The Spatiality of Emotion in Early Modern China

From Dreamscapes to Theatricality

Ling Hon Lam

Columbia University Press

The Spatiality of Emotion in Early Modern China

Pub Date: May 2018

ISBN: 9780231187947

360 Pages

Format: Hardcover

List Price: $60.00£47.00

Pub Date: May 2018

ISBN: 9780231547581

360 Pages

Format: E-book

List Price: $59.99£47.00

The Spatiality of Emotion in Early Modern China

From Dreamscapes to Theatricality

Ling Hon Lam

Columbia University Press

Emotion takes place. Rather than an interior state of mind in response to the outside world, emotion per se is spatial, at turns embedding us from without, transporting us somewhere else, or putting us ahead of ourselves. In this book, Ling Hon Lam gives a deeply original account of the history of emotions in Chinese literature and culture centered on the idea of emotion as space, which the Chinese call “emotion-realm” (qingjing).

Lam traces how the emotion-realm underwent significant transformations from the dreamscape to theatricality in sixteenth- to eighteenth-century China. Whereas medieval dreamscapes delivered the subject into one illusory mood after another, early modern theatricality turned the dreamer into a spectator who is no longer falling through endless oneiric layers but pausing in front of the dream. Through the lens of this genealogy of emotion-realms, Lam remaps the Chinese histories of morals, theater, and knowledge production, which converge at the emergence of sympathy, redefined as the dissonance among the dimensions of the emotion-realm pertaining to theatricality.The book challenges the conventional reading of Chinese literature as premised on interior subjectivity, examines historical changes in the spatial logic of performance through media and theater archaeologies, and ultimately uncovers the different trajectories that brought China and the West to the convergence point of theatricality marked by self-deception and mutual misreading. A major rethinking of key terms in Chinese culture from a comparative perspective, The Spatiality of Emotion in Early Modern China develops a new critical vocabulary to conceptualize history and existence.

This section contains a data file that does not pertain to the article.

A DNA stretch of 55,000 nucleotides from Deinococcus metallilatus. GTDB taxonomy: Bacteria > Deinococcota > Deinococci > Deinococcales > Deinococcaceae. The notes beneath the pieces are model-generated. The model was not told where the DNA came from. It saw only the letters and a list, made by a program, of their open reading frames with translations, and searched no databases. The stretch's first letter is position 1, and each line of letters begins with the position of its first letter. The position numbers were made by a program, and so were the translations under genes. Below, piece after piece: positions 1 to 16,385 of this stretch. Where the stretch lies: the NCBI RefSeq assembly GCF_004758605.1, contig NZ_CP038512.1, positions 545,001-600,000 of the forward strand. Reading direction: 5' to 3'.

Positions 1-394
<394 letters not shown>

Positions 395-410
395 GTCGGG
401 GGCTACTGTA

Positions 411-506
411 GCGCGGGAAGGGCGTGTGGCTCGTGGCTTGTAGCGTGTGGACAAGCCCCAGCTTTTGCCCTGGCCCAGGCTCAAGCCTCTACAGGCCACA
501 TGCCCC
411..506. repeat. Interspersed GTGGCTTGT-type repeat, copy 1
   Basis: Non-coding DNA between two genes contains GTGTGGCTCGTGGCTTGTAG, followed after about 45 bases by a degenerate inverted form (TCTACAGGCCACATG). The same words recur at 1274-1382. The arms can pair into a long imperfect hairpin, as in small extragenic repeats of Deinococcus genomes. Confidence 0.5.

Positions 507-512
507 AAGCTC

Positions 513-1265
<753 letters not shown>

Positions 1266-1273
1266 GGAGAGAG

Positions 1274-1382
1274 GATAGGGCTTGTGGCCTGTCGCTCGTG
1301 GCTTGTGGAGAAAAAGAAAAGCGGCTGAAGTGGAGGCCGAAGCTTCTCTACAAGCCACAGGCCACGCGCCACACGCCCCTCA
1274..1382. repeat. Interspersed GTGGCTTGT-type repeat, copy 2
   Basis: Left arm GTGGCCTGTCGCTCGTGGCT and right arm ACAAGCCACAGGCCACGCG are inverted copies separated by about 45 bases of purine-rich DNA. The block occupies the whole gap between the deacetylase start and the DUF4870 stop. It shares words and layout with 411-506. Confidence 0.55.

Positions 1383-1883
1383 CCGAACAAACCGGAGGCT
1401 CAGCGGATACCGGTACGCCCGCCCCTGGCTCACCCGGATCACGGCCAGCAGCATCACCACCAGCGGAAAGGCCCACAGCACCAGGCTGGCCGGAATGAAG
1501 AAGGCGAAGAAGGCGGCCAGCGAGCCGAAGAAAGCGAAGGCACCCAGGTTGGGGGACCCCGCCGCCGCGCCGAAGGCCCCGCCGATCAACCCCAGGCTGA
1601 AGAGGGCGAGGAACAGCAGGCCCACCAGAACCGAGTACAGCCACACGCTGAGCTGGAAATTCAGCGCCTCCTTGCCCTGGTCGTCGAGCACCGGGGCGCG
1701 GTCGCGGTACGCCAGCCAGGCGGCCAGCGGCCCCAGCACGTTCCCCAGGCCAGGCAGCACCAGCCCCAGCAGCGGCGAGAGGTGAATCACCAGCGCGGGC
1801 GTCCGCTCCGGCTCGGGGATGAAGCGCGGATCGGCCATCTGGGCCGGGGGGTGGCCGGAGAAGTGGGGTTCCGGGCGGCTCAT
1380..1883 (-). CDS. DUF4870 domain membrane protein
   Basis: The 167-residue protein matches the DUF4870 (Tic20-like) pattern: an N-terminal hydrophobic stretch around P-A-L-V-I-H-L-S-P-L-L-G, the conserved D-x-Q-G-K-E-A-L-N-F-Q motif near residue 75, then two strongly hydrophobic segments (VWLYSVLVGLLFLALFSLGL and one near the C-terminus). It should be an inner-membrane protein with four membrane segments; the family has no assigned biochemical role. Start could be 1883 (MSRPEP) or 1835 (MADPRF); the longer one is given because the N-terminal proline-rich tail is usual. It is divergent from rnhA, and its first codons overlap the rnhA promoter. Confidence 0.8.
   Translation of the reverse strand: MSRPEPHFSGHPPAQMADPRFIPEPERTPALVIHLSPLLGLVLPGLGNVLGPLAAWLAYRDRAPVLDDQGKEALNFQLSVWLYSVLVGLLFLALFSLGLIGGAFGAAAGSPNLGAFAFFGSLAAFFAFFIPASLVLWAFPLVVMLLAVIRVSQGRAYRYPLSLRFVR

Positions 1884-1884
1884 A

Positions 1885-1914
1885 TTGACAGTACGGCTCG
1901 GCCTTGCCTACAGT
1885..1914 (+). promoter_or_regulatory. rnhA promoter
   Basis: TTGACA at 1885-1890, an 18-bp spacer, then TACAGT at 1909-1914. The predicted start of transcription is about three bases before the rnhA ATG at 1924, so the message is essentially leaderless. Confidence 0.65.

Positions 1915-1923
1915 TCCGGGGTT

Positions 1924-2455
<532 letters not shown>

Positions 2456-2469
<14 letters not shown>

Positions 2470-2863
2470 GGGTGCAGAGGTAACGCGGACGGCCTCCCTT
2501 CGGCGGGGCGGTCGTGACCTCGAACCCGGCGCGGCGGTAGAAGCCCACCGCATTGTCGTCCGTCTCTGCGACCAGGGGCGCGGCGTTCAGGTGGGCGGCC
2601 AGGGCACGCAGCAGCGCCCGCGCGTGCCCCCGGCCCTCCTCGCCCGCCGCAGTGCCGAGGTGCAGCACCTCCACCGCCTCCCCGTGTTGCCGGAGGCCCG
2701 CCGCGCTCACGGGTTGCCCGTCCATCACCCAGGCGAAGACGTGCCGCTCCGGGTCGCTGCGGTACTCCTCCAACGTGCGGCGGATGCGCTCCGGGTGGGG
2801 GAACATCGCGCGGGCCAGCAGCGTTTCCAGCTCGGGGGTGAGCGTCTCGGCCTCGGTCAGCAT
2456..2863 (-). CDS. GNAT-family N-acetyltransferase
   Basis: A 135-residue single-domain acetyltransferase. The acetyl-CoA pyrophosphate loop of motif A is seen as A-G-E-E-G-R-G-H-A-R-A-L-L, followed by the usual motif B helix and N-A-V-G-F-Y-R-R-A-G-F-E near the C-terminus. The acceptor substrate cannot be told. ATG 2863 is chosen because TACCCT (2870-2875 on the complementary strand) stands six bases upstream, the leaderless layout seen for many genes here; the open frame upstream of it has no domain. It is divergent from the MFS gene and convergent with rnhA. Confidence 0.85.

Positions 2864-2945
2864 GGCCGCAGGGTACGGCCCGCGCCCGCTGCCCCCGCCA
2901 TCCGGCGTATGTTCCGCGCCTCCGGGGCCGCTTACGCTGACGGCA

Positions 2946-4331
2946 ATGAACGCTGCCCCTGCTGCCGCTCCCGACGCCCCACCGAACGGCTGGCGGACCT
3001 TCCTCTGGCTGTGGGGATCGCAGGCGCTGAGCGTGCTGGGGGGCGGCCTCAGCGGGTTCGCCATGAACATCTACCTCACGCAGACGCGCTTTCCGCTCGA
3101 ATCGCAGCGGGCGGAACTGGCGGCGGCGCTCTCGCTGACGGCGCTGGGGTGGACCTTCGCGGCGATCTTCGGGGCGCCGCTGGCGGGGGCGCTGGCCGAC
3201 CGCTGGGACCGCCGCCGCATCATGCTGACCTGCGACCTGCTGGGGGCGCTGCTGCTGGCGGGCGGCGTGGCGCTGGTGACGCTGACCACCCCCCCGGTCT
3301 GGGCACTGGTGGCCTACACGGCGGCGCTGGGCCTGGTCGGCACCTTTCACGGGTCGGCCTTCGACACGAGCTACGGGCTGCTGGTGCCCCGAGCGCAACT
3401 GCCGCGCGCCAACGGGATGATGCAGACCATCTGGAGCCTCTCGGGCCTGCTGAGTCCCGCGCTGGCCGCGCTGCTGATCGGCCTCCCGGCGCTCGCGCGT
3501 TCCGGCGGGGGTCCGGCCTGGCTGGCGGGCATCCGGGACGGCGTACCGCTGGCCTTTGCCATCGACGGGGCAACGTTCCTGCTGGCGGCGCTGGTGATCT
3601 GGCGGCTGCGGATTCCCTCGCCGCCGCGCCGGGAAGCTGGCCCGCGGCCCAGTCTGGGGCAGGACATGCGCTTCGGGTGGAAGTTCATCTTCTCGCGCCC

Ling Hon Lam’s book is a major breakthrough in early modern Chinese literary and theater studies. Lam challenges conventional wisdom that sees emotion as an expression of inner faculties, and seeks to reframe emotion as affective performativity, theatrical manifestation, and above all, spatial construct. He draws from performing arts and media studies, identifies philosophical and psychological contestations, and ponders the power of the theatrics of emotion both on the stage and in everyday life. Historically informed and theoretically provocative, Lam’s book will set a new standard for Chinese theater studies and cultural and spatial history. David Der-wei Wang, Harvard University
Brilliantly written and boldly conceptualized. Wei Shang, Columbia University
The Spatiality of Emotion in Early Modern China is a daring rethinking of emotion as it was conceptualized in early modern China. Up-ending the dominant characterization of emotions, Ling Hon Lam shows that emotions were implicitly situations of space, conceived of and perceived in spatial terms. Challenging expectations and rectifying suppositions about the most basic level of human interaction with the environment and culture, Lam elucidates questions central to the philosophy of affect and to ontology from an unprecedented comparative perspective. William Egginton, Johns Hopkins University
Lam argues with verve that the vocabulary of spatiality and theatricality is crucial for understanding emotions in the Chinese tradition. From the earliest formulations of the functions of poetic articulation as a space of social, political, and cosmic resonance to the logic of self-division and of being a spectator to one's emotions in Ming fiction, Lam offers new and interesting perspectives on Chinese literature. Wai-yee Li, Harvard University
Sounds, including words, reverberate in spaces, including the “inch-space” of the heart. Framing the history of the emotions in original and surprising ways and undoing traditional oppositions between “inside” and “outside” through attention to the spaces that nurture or limit feeling, Ling Hon Lam puts Chinese vernacular literature in a new place and gives us the sensation of belonging to a continuous, centuries-long community of spectators. This is cultural history of astonishing scope and imagination. Haun Saussy, University of Chicago
A provocative, profound, and profoundly original rethinking of the history of Chinese literary thought and its literary manifestations in imperial and modern China, whose repercussions will be felt within Chinese studies and within world literary circles for a long time to come. Patricia Sieber, Ohio State University
Acknowledgments
Prologue: Weather and Landscape
1. Winds, Dreams, Theater: A Genealogy of Emotion-Realms
2. The Heart Beside Itself: A Genealogy of Morals
3. What Is Wrong with The Wrong Career?: A Genealogy of Playgrounds
4. “Not Even Close to Emotion”: A Genealogy of Knowledge
5. Time-Space Is Emotion
Notes
Index

About the Author

Ling Hon Lam is assistant professor in the Department of East Asian Languages and Cultures at the University of California, Berkeley.